Do fewer calculations in your head, get it down on the paper. The human brain can only hold up to 7 things in short-term memory so don’t waste it on things you could have already written down. Also writing every step down can prevent clumsy mistakes because they are more likely to happen in our heads. Once it’s written down you automatically review it and can spot it. Having your calculations readable also makes it easier to read over later for review. When showing up for tests also get all those thoughts you squeezed in last minute down on the paper to clear up your 7 things and to be able to review later. Then test the test situation. The idea well known from sports is to try the competition situation beforehand. Don’t make the first time you solve problems without any material be during the test itself. Knowing that you’ve done it before gives confidence and limits uncertainty.

Some of the steps come more naturally than others. What I struggle with the most is getting that first reading off, memorization and underestimating practicing solving the problems (one time doing it correctly is not enough). So if you’ve realized your weakness pick a tip or two that might help and just start with that. Once that’s in the routine (if it works for you) you can add to it. Next fall I will start my master’s in Computer Science at ETH in Zurich (looking forward to joining @hannaragnars and @thorhildurthorleiks!!) and planning to keep a close eye on myself, that I use some of this myself!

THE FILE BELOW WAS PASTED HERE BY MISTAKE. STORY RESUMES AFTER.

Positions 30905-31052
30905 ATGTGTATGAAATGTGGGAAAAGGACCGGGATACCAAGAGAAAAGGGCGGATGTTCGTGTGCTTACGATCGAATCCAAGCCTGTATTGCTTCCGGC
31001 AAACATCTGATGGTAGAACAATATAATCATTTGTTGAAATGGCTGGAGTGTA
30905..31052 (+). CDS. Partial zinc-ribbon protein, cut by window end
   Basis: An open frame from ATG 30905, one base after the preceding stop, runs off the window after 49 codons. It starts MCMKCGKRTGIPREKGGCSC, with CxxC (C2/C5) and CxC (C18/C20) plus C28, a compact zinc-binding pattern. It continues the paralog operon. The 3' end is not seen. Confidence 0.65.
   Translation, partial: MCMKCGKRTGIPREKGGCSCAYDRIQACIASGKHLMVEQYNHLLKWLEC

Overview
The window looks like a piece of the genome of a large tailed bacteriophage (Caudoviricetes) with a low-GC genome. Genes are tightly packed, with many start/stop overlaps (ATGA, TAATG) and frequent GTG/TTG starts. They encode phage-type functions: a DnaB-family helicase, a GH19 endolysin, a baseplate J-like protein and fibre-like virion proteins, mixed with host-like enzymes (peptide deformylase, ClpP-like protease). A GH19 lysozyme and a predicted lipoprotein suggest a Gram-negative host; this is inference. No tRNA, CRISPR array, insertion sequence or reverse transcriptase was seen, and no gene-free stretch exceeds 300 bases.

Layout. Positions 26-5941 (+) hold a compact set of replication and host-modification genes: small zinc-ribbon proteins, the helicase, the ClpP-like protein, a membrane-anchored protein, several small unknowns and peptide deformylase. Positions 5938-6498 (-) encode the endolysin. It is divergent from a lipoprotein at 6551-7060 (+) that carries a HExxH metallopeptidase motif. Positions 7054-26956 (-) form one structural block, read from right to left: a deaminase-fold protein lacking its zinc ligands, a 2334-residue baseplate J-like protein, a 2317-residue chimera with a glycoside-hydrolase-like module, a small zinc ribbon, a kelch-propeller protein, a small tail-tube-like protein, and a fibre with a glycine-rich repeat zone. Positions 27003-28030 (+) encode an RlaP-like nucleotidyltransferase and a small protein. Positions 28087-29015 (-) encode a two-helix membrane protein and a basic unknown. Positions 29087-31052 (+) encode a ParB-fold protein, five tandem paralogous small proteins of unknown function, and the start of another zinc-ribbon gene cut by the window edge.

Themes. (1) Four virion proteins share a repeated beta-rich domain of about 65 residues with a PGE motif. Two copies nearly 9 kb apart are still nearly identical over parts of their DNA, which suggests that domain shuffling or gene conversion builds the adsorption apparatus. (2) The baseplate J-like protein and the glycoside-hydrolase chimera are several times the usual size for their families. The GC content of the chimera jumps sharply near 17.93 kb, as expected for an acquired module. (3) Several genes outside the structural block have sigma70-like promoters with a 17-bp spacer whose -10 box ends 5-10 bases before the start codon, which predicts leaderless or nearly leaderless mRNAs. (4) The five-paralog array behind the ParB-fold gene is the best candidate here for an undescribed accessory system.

– Get that first reading done (even though is almost physically hurts)
– No need to understand everything the first time
– Not understanding means learning something new (woohoo!)
– Write it down
– Say it out loud (rubber duck)
– Rephrase
– Repetition
– Mind maps and Flashcards (and all the other tools you already know)
– Active reading
– One step at a time (routine)
– The brain can only hold 7 things in short-term memory so write EVERYTHING down
– Test the test situation beforehand